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The White House calls on government agencies to prepare for a shutdown

2021-09-24T15:56:00.696Z

The press secretary says that it is a formal procedure, but there are only a few days left for Congress to avoid an economic catastrophe for citizens.



The White House informed government agencies that they must prepare for a possible federal government shutdown if an emergency budget bill is not signed by September 30.

"We are taking all possible measures to mitigate the impact of a possible shutdown,

" White House press secretary Jen Psaki said during a briefing Thursday.

There is no formal decision yet, but it is “just a reminder that we are seven days away and we have to be prepared, of course, in any case of any contingency, so we see this as a routine step that is just to be ready, ”said Psaki. 

[Official Senate advisor rules that the way to citizenship cannot be included in an economic package of $ 3.5 billion]

Congress is in a race against the clock to meet multiple deadlines for a number of legislative priorities, such

as passing the interim funding law to prevent the shutdown of government agencies. 

What implications would it have if Congress does not raise the debt ceiling?

Sept.

22, 202102: 03

It is also looking at disaster relief from storms and wildfires, and extra money to help Afghan evacuees.

In addition, it is trying to extend the debt limit to avoid defaulting before the October deadline, which would mean an economic catastrophe.

On the other hand, Democrats aim to pass the infrastructure bill while completing a comprehensive multi-million dollar package of social spending and fiscal priorities, all in a short time frame.

Earlier on Thursday, Democrats in Congress and the White House reached an agreement on the revenue section of their multi-million dollar social security bill, an important step in reaching a final agreement. 

[What is the debt ceiling and what would the historical crisis look like if Congress does not expand it]

"The White House, the House of Representatives and the Senate have agreed on a framework that will pay for any final negotiated settlement,

" Senate Majority Leader Chuck Schumer said at a news conference Thursday.

The announcement comes just a day after President Joe Biden hosted multiple in-person meetings at the White House with groups representing the various wings of the Democratic caucus,

both the House of Representatives and the Senate, in order to reach a consensus around its social spending and infrastructure packages.

Biden meets with moderate and progressive Democrats to save his agenda in Congress

Sept.

23, 202 105: 38

"We have an overwhelming consensus, maybe 10 to 1, 20 to 1 within our caucus on these priorities, but we wanted to make sure it was paid for,

" House Speaker Nancy Pelosi said during a conference on press in which she was accompanied by Schumer.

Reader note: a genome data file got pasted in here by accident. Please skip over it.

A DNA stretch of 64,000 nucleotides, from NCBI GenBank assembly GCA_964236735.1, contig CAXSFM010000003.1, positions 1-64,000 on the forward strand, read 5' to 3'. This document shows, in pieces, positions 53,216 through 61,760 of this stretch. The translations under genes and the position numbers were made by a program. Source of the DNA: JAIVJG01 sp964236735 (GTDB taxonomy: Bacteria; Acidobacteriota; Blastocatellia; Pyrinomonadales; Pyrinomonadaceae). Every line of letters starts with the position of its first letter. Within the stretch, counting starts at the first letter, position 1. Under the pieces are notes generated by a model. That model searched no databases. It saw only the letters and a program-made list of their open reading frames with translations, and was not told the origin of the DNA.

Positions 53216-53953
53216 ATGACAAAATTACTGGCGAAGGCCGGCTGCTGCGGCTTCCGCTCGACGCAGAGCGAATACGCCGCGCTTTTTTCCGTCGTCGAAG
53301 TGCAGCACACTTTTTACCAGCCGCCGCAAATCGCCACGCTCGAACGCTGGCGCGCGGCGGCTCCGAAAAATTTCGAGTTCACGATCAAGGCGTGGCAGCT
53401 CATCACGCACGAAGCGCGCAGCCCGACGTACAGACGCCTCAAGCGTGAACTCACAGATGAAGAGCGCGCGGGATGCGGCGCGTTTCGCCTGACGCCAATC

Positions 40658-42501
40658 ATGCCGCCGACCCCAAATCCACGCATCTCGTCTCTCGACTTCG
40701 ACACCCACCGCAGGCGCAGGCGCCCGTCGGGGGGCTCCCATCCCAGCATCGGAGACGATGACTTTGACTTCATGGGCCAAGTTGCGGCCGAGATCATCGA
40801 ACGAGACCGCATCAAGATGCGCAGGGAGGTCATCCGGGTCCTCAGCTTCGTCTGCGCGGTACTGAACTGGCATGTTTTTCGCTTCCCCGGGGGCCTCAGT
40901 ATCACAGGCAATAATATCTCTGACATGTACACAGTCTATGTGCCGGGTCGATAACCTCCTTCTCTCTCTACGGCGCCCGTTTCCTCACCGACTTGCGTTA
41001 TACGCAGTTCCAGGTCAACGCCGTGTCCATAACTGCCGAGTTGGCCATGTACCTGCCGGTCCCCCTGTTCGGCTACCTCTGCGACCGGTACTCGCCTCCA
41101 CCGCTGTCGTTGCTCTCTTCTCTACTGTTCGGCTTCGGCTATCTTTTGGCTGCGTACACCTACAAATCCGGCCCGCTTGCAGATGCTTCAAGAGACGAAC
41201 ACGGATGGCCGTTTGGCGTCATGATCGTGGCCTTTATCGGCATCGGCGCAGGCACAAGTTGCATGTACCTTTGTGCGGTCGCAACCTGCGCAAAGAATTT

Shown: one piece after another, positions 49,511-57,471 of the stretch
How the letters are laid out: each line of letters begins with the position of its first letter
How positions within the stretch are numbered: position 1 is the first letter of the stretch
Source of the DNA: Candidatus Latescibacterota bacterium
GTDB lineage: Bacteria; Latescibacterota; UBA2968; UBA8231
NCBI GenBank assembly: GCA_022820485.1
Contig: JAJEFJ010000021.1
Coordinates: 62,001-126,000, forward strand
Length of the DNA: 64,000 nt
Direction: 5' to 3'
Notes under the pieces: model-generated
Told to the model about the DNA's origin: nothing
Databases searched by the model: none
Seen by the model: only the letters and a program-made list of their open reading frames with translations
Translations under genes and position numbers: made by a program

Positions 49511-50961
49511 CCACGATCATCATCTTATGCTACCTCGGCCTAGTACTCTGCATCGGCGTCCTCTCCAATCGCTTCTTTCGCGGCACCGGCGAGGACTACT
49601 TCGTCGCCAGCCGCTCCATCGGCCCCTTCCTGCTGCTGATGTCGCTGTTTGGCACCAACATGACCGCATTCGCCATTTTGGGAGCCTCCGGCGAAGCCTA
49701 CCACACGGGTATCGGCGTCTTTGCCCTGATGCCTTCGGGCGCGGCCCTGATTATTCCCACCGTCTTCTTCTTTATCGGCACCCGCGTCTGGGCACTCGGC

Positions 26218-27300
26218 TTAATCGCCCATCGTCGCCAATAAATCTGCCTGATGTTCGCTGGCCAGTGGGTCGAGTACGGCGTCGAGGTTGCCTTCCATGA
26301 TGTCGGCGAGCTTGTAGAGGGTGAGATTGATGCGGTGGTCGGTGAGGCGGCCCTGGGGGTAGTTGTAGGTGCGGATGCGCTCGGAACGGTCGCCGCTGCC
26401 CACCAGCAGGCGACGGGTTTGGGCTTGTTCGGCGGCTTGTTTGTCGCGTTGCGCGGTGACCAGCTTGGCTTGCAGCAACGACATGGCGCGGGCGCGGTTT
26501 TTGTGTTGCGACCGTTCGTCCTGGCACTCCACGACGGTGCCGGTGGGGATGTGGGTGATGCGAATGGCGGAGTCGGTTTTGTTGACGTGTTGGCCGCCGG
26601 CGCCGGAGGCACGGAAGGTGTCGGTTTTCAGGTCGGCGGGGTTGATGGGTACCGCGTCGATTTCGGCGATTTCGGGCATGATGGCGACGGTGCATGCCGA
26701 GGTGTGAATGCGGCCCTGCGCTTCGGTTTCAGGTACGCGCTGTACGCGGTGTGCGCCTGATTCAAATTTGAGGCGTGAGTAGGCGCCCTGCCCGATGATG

Psaki assured that the framework agreement was "a sign of progress" and that the next step will be to discuss with legislators the way forward.

"But there is no doubt that there is a lot of work ahead that will take place during the rest of the day, in the next few days," he said.

[What implications would it have if Congress does not raise the debt ceiling?]

Progressive lawmakers have said they will not support the Senate-approved infrastructure bill, a top priority for Democratic leaders, unless the $ 3.5 trillion reconciliation package is passed first.

The leader of the Congressional Progressive Caucus, Rep. Pramila Jayapal, D-Washington,

has predicted that dozens of Democrats will defect and vote against the infrastructure bill if the broader spending bill is not passed first in the Senate.

House Republican Leader Kevin McCarthy said he will vote against the reconciliation bill and encourage his members to do the same.

"I no longer see it as a bipartisan bill

," he said "I will vote no." 

When asked how he would explain that to voters who want infrastructure improvements, McCarthy added: “You don't get millions of dollars for roads and broadband.

What you get is $ 5 trillion of more inflation ”and“ a bigger big socialist government ”.

While Pelosi told reporters on Wednesday that the reconciliation bill was still on the agenda after promising centrist lawmakers that it would go to a House vote by Monday, on Thursday she did not commit to that timeline. .

From left to right, House Speaker Nancy Pelosi (Democrat), Treasury Secretary Janet Yellen, and Senate Majority Leader Chuck Schumer (Democrat) .AP

"I am not saying that, I am saying that we will present our legislation when it is ready,"

said Pelosi, adding that the bill is in a "very good place."

"I have always been very calm about this, because it is as if the same thing happened, all this tantrum, but at the end of the day we will be united by the American people," he said.


Source: telemundo

All news articles on 2021-09-24

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